- Joseph, Judah, and the Company of MenBy the time Joseph’s saga begins in Genesis 37, Jacob’s sons became divided into three tiers. Joseph and Benjamin, born to Rachel, enjoyed full status as heirs. Leah’s sons could never be more than junior varsity. And those born to the servants Bilhah and Zilpah were barely important enough to count. (Notice, for example, how Jacob arranges his family in Genesis 33:1-3, when he believes that Esau is coming to fulfill his vow for revenge).
God’s Raw Materials
When Joseph’s saga begins in Genesis 37, the brothers’ pressure cooker blows. Joseph is seventeen years old and claims to have had dreams of his superiority over his brothers. He actually believes that they will bow down to him. Their resentment is as thick as wet snow. When they are on their own away from home, their patience comes to an end and they conspire to murder him. Reuben, the oldest, intervenes momentarily, but it is Judah who comes up with a final solution.
Then they sat down to eat. And looking up they saw a caravan of Ishmaelites coming from Gilead, with their camels bearing gum, balm, and myrrh, on their way to carry it down to Egypt. Then Judah said to his brothers, “What profit is it if we kill our brother and conceal his blood? Come, let us sell him to the Ishmaelites, and let not our hand be upon him, for he is our brother, our own flesh.” And his brothers listened to him.
Judah already holds a certain degree of moral authority over his brothers. But his decision to sell his half-brother into slavery will come to haunt him.
Chasing Self-Destruction; Part 2
One of the most paralyzing fears that a man can face is that belief that something he have done in his past has damaged his future so deeply that it cannot be fixed. I know because I have been there. My own life contains a catalog of those whom I have wounded by poor decisions, evil actions, hasty words, and even cruelty towards others. But these things are exactly what show us why God’s grace is so great. His sovereign care over us is not marked by the way he steers us away from mistakes, but by the healing work that he performs after we make them.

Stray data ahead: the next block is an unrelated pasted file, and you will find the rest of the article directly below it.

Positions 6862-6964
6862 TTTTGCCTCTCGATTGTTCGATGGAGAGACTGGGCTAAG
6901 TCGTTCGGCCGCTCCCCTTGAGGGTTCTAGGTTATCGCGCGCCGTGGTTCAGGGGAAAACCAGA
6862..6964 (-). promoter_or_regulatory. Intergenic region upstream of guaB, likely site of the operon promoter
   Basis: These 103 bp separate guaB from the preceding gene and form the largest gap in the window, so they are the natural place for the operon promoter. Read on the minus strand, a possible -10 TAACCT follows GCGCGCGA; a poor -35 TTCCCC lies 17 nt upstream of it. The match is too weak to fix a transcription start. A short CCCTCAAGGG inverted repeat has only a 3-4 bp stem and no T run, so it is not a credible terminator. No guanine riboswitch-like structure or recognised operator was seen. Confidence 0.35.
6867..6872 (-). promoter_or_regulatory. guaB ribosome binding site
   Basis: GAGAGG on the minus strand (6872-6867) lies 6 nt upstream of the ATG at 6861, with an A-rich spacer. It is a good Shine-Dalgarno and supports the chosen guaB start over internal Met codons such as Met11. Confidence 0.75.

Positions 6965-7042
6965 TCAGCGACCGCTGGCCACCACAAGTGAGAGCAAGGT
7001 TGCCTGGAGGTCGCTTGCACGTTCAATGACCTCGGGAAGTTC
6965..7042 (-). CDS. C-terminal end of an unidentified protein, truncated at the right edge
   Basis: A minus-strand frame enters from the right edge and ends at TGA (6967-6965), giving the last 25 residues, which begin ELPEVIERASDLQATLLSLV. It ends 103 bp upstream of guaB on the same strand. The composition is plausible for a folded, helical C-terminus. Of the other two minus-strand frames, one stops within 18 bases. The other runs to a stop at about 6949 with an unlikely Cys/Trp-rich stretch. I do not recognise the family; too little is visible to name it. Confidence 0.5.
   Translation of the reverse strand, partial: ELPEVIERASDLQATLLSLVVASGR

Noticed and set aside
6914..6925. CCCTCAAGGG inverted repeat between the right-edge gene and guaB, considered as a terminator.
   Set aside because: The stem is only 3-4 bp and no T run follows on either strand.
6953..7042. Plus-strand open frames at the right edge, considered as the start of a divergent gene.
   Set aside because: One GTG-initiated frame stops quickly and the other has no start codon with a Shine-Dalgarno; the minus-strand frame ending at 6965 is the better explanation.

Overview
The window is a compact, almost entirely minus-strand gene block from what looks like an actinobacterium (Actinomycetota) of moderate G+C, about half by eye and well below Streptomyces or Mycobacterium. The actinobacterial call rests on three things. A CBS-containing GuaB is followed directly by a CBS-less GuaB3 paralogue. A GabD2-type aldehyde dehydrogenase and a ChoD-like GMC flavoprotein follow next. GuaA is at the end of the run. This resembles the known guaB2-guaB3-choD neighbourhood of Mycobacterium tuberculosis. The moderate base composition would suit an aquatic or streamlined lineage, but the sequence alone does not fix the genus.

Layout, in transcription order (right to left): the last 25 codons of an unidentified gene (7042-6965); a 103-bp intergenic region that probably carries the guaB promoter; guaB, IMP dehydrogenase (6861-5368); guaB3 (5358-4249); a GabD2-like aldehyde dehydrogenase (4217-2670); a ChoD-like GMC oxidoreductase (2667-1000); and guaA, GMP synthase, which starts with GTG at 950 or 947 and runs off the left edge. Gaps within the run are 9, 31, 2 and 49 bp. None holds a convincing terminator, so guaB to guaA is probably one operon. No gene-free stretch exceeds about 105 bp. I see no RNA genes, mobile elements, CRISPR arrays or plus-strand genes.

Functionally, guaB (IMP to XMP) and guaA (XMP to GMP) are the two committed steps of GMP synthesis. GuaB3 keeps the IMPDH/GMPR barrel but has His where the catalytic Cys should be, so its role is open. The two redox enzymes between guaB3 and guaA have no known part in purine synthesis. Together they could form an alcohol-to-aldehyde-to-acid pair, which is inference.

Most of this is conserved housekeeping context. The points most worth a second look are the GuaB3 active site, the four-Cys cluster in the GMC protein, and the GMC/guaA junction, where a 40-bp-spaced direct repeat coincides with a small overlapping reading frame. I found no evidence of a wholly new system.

Clash of the Egos
Judah is a prime example. We first see him in operation in Genesis 37, when he is pitted against Joseph. There, he is indeed a cruel man. At the same time, Joseph is more of a punk than a responsible brother. The chapter that introduces Joseph shows us a seventeen-year-old kid with an out-of-control ego. As if the years of his father’s doting over him were not enough for his brothers to endure, Joseph brags when he discovers his talent for interpreting prophetic dreams. The dream that opens his career shows him standing before his brothers while they bow down to him. Unfortunately, the dream puts him at an even greater distance from his brothers. While Joseph relishes his coming notoriety, his brothers react with disdain. According to the Scripture, “His brothers said to him, ‘Are you indeed to reign over us? Or are you indeed to rule over us?’ So they hated him even more for his dreams and for his words” (Genesis 37:8). Hatred is no exaggeration. When they all are away from their father, the brothers conspire to murder Joseph. At the last minute, Reuben, the oldest, tries to intervene by suggesting that they throw him into a dried-up cistern. He secretly plans to return later to rescue him.
The Sweet Smell of Opportunity
Reuben never gets a chance to perform his rescue. While he is away, a caravan from Midian shows up. This is where we first see Judah as an adult.
Then Judah said to his brothers, “What profit is it if we kill our brother and conceal his blood? Come, let us sell him to the Ishmaelites, and let not our hand be upon him, for he is our brother, our own flesh.” And his brothers listened to him.
-- Genesis 37:26-27
Let those words sink in for a moment. How can a man be so empathetic and treacherous at the same time? On the positive side, Judah argues that Joseph is “our brother, our own flesh.” His call to persuade his enraged brothers to view Joseph with pity is successful. He saves the young man’s life. For the fourth oldest to have this kind of natural sway is remarkable. On the negative side, he is treacherous. How can a man plot so calmly abandon his family to slavery for profit? Perhaps this was his only viable option in the heat of the moment, and he considered abandonment to slavery to be better than murder. We do not have a definite answer to that question.